ME: LOL. Does writing energize or exhaust you, and why?
BEC: Energises me. I live for this, and if no one wanted to read my books, I'd still write. There is nothing better than being lost in your own world.
ME: As a writer, what would you choose as your mascot/avatar/spirit animal, and why?
BEC: I'd like to say a dragon, but I think the lone wolf fits me best. I mean, I rarely leave the house (:
ME: Interesting. So now it's time for a little advice for the budding authors out there. If you could tell your younger writing self anything, what would it be?
BEC: When everyone says to go get a real job because writing doesn't pay, don't listen to them. You got this.
ME: What are common traps for aspiring writers?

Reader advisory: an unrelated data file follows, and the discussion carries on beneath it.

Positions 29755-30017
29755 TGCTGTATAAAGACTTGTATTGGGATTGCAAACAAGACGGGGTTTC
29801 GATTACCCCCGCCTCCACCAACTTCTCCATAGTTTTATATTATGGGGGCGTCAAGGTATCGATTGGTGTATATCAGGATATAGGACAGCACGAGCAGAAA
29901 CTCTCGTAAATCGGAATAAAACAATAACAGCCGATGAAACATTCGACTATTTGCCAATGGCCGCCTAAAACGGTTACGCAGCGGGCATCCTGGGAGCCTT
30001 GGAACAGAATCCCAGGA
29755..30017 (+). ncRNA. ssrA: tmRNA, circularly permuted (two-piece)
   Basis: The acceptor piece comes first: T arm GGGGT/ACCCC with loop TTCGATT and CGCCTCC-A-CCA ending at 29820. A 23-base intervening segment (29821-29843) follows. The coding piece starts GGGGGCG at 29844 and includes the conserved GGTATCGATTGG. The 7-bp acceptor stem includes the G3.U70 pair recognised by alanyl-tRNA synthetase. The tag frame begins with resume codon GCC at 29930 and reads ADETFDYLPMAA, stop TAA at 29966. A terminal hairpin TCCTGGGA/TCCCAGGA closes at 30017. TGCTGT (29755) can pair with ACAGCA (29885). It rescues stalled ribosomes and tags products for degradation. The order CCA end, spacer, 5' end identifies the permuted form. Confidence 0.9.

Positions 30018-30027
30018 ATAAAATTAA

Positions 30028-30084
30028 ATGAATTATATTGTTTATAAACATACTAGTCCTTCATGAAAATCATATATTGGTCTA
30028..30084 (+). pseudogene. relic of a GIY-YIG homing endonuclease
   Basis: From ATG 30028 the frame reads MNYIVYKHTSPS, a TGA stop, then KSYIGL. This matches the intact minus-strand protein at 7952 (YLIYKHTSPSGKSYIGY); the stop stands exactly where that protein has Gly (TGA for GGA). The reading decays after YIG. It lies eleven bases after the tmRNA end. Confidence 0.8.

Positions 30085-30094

BEC: Everyone's creative process is different. There is never just one way to do something, so if someone tells you there is, don't listen. You have to work out what works for YOU. And keeping working at that, and fleshing out your best processes. Don't look at other writers and see them nailing a 10k word count every day and think you have to do that. Do the best that you can, with the process that works for you.
ME: That is good advice :) What was the best money you ever spent as a writer?
BEC: Editing? I 100% believe that the right editor can only make you better. Sometimes you can't see the forest for the trees, and I don't think ANY author (no matter how big they get) is above editing.
ME:Thanks, Bec, great interview. It was fantastic to get to know a bit more about you and your work before the event! Can't wait to see you at RTC2018.